ONLY a successful Newcastle can bring prosperity to the North-East after last year's resounding rejection of an elected assembly, according to a key devolution supporter.

Lord Haskins said a thriving 'city-region' based on the North-East's capital was the only way forward after voters rejected the idea of an assembly.

Speaking at Westminster, the former advisor to Prime Minister Tony Blair said people living in County Durham and the Tees Valley should see a successful Newcastle as a positive development, rather than a threat.

Lord Haskins, who headed the similarly unsuccessful Yes 4 Yorkshire campaign, said: "I like the idea of a city-region, where you build strong cities then strong communities around them, that feed into them.

"How far is it from Durham to Newcastle? It's not very far.

"We need to rebuild local authorities. One hundred years ago, the growth of Britain was built on strong municipalities, such as Leeds, Manchester and Birmingham."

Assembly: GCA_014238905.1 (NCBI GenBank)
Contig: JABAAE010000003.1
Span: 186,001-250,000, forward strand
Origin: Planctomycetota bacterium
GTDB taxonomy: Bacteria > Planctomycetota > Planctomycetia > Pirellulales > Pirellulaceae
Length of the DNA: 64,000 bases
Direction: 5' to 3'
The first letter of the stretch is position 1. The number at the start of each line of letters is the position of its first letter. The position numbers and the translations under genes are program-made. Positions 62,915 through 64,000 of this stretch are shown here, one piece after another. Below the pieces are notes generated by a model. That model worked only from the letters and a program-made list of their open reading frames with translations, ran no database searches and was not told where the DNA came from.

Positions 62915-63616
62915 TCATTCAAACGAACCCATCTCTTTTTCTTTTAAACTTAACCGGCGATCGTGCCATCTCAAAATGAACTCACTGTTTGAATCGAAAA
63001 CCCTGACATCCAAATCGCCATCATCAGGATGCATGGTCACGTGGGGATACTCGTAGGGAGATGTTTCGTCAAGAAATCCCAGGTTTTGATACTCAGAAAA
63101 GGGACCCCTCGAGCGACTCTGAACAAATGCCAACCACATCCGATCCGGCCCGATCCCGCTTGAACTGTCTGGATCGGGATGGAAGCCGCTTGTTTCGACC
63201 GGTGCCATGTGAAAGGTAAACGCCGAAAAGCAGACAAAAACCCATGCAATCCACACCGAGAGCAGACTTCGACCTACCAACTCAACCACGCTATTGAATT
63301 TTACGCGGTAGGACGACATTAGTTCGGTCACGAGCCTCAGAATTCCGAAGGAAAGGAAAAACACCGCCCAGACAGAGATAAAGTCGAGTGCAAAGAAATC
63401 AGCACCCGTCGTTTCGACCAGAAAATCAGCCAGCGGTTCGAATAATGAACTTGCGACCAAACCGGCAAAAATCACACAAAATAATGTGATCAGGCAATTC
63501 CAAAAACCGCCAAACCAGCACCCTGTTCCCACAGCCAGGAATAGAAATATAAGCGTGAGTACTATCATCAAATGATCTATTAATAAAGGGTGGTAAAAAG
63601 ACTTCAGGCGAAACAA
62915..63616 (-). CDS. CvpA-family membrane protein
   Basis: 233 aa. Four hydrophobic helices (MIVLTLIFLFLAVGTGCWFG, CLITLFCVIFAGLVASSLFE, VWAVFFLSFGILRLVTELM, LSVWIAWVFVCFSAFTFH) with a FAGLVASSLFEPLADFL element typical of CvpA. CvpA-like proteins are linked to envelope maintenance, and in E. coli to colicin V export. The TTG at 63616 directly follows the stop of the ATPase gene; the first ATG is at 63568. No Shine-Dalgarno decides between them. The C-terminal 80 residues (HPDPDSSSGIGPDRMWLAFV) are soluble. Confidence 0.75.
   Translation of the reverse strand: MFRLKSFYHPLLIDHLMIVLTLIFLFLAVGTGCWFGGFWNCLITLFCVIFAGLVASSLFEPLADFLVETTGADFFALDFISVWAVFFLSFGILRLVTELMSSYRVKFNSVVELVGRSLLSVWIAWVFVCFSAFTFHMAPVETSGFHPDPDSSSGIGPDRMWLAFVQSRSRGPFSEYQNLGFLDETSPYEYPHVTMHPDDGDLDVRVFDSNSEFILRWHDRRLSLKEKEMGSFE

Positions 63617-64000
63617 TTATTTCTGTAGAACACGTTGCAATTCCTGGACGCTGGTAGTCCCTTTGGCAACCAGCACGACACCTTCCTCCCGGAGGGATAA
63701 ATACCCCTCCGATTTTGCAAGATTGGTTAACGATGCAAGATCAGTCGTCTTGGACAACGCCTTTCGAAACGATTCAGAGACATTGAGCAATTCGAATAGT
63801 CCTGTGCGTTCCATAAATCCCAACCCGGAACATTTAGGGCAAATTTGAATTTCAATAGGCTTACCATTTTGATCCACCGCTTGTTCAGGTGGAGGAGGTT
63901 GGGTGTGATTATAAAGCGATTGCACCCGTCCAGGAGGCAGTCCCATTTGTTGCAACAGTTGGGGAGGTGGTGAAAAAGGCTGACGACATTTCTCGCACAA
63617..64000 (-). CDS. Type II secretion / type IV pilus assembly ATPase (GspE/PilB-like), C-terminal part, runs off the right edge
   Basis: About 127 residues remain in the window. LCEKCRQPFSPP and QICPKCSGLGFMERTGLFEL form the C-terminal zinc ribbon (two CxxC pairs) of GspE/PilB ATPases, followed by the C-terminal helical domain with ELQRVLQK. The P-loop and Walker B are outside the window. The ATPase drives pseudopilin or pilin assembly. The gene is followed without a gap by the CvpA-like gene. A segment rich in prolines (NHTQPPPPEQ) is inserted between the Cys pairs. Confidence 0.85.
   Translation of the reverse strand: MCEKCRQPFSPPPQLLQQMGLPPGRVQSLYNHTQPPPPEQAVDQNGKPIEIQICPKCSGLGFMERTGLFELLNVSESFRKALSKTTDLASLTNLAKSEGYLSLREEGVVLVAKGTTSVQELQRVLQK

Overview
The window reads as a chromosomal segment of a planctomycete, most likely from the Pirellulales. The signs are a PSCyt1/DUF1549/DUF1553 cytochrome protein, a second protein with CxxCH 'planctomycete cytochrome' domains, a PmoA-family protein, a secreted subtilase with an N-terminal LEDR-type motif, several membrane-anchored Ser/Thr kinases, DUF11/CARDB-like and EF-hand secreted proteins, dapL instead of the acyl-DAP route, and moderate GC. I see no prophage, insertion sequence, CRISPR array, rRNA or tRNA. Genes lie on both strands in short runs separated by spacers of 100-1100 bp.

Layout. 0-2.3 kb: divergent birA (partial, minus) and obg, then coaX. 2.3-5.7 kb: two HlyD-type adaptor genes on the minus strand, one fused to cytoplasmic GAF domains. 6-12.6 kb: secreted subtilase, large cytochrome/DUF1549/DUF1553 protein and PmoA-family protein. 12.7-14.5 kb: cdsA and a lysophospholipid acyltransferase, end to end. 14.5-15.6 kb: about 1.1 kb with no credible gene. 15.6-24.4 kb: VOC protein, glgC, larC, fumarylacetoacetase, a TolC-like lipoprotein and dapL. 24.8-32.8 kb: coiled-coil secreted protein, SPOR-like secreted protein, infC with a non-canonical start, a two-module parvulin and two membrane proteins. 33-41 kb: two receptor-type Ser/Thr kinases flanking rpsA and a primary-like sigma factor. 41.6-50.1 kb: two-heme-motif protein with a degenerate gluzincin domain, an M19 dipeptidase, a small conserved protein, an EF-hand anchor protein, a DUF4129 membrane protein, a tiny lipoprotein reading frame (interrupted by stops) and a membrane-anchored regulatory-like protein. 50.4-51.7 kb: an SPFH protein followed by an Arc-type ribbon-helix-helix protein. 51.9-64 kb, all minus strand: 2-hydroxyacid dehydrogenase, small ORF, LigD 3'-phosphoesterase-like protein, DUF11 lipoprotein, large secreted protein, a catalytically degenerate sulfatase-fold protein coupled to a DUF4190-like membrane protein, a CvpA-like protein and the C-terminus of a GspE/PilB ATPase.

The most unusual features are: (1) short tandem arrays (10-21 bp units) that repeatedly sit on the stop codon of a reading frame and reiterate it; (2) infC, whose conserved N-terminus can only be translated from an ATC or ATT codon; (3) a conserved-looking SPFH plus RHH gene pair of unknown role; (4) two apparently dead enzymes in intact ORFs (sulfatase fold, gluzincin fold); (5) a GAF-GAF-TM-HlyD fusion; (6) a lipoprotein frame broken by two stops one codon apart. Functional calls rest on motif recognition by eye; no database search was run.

Lord Haskins spoke two months after North-East voters rejected the Government's devolution plans by 78 per cent to 22 per cent in a referendum.

Even before that, deputy prime minister John Prescott had cancelled a planned referendum in Yorkshire as defeat also appeared to be inevitable.

Lord Haskins, a former chairman of food manufacturer Northern Foods, echoed the conclusions of a Government report last month, which found that Newcastle could 'unblock' low performance around it.

However, the Core Cities report said England's big cities needed to do more to stimulate their surrounding regions by building closer links with them.

It said the big cities must recognise that they were thriving on "assets they cannot themselves provide", which came from their surrounding areas.

Those assets included a larger workforce and skills base, space for infrastructure such as airports and shopping centres and leisure and countryside opportunities.

The Northern Way growth strategy, launched in September, also identified the big cities as the best route to economic growth across the North.

However, Lord Haskins said he believed it was a mistake to include Newcastle in the strategy, which should instead have concentrated on the Yorkshire-Lancashire corridor.

He said Newcastle had very different interests to Liverpool, Manchester and Leeds and appeared to have been added for political reasons.